Gardening Magazine

Taking What You Are Given

By John Markowski @jmarkowski0

Obnoxiously Nasty Ground
That is a much more appropriate, and entertaining, moniker for this blog than the one I originally crafted three years ago (And let me salute you, Oklahoma Natural Gas, as the original ONG).
I know, I know, I sound like a broken record when I bitch and moan about my soil all the time. There are days when I accept what I have to work with and intend, with true sincerity, to make the most of it. 
And there are the other days when I want to pack up the family and our belongings and get in the car and ignore the wet soil staring at me in my rearview mirror. 
Today fell somewhere in between.
As I walked the grounds looking for any new signs of plant life after this never ending period of cold and rain, I discovered a lot of this:  Taking what you are given
And this:
Taking what you are given
And this:
Taking what you are given
They are all perennials I had planted last fall in hopes they would hold on through the winter and come back to life this spring. I knew these plants were not very wet tolerant, but how can you resist the end of year sales when you can grab these plants as cheap as a $1.99 a piece?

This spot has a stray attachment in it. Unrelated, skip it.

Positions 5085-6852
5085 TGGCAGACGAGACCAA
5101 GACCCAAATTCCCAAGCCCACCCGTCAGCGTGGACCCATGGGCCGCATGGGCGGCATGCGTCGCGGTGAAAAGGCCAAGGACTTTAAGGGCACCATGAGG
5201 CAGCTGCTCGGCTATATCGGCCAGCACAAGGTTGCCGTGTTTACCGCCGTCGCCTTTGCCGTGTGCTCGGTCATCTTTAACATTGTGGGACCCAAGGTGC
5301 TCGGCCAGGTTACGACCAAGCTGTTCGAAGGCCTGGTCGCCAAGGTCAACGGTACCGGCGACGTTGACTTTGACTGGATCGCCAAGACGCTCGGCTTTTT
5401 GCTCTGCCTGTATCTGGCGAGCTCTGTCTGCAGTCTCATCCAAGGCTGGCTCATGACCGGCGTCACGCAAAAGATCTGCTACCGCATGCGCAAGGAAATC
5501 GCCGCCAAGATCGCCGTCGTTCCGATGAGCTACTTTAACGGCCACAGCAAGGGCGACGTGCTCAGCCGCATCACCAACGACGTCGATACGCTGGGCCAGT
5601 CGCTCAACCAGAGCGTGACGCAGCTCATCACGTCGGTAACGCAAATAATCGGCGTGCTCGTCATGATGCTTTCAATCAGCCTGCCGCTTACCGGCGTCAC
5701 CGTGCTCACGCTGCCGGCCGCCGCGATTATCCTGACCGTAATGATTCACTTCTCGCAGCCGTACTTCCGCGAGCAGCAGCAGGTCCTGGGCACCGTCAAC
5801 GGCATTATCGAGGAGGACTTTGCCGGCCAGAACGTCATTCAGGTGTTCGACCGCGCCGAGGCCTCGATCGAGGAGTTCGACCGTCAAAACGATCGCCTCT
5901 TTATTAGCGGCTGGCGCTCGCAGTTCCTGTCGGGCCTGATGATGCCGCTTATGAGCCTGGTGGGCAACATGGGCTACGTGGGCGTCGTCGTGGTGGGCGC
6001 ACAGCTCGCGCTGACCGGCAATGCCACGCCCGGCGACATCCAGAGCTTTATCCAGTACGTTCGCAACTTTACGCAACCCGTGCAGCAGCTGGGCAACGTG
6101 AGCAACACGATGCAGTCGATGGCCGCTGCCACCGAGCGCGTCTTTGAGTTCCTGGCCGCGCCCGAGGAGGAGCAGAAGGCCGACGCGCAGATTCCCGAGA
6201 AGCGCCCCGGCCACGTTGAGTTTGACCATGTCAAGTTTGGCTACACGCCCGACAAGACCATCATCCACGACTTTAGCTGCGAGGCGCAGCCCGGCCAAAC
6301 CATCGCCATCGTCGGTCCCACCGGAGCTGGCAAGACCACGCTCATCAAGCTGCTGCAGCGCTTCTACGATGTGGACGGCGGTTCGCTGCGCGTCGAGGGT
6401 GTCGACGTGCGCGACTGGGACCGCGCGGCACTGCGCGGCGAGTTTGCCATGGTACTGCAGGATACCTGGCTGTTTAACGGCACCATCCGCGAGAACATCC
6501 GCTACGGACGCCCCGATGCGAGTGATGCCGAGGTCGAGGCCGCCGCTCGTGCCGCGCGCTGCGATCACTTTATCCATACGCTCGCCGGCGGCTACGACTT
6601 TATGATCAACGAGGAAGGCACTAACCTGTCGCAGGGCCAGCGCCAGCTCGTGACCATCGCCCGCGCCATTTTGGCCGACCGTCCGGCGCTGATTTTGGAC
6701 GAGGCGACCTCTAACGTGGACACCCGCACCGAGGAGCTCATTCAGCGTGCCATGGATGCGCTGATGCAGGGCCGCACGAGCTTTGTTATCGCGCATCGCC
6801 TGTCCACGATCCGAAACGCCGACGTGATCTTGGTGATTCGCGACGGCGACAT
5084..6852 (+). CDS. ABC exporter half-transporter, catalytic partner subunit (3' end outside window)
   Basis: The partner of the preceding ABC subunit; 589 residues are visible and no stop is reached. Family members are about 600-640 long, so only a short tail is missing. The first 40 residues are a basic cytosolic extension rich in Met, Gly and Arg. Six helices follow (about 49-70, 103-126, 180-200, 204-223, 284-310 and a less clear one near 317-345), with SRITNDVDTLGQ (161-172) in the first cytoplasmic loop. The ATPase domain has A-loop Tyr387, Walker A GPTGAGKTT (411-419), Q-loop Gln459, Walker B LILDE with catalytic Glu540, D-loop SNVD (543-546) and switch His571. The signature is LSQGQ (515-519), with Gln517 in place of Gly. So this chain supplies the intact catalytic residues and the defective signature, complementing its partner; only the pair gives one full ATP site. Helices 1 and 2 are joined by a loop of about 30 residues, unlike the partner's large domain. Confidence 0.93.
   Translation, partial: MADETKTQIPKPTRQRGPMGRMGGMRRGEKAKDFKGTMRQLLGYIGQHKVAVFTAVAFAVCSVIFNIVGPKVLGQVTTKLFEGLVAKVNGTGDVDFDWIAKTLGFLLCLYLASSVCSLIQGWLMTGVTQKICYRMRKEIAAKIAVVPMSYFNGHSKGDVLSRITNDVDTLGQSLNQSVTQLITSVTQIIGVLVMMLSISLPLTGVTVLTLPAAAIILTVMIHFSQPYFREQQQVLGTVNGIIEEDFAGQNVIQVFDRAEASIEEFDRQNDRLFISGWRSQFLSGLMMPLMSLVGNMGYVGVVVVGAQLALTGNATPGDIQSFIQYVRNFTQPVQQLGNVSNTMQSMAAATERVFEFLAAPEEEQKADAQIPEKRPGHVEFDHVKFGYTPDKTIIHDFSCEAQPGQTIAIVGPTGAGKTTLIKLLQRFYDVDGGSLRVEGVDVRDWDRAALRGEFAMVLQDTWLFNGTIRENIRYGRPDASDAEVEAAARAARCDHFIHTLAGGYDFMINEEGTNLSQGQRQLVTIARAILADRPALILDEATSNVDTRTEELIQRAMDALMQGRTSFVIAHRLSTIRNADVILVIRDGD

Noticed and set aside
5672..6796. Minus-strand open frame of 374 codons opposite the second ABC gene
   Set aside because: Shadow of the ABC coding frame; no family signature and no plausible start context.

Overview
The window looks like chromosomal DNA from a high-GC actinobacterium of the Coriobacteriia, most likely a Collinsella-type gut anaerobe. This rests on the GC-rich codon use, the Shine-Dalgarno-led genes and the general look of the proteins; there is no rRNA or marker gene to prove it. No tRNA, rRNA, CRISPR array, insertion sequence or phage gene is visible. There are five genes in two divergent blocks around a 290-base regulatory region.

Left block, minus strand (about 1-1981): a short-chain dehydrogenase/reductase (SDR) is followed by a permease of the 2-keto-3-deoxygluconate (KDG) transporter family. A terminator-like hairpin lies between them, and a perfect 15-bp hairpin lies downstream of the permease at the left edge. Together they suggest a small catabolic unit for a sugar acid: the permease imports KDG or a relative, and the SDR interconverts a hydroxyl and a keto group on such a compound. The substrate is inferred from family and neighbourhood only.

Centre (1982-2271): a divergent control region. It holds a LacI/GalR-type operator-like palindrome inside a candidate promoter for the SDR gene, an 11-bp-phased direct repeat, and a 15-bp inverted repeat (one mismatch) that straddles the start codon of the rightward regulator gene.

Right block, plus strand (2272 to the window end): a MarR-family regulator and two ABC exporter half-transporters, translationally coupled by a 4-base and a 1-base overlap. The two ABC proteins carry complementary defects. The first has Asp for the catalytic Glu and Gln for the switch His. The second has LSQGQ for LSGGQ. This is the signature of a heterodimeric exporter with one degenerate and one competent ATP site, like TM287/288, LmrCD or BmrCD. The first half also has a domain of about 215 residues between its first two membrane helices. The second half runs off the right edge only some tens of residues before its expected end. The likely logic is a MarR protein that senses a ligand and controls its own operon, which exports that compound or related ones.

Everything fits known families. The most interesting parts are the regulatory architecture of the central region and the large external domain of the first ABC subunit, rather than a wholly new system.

But as is the case year after year, my wet soil never allowed them to gain their footing and now they are very, very dead. Or maybe they heaved due to the frost/thaw cycle. Either way, they are goners.
You'd think I would have learned my lesson by now but every once in a while, a plant survives against all odds. Like this Amsonia 'Blue Ice':
Taking what you are given  
In fact, six of these survived the wet winter (not too mention the swarms of deer) which serves as yet another reminder to stick with what works. Or I should say, stick with what your conditions allow you to grow successfully.
Speaking of deer (and you knew I was going to go there too), don't plant a bunch of Liriope and expect those darling creatures to ignore them:
Taking what you are given
And don't plant heucheras right in their path and expect them to say "no thanks":
Taking what you are given
Add a redtwig dogwood to that same equation: 
Taking what you are given
I repeatedly smacked myself upside the head as I walked into my garage, trying to determine why I make the same mistakes year after year, when I came upon my most recent plant order that arrived in the mail this week. I took a quick inventory of what I had purchased:
Taking what you are given
Nothing but ornamental grasses and a few boxwoods. Hmmm ...
Maybe I am not too far off.
Maybe I realize what I need to do after all.
Maybe I'm taking this all a bit too seriously.
John

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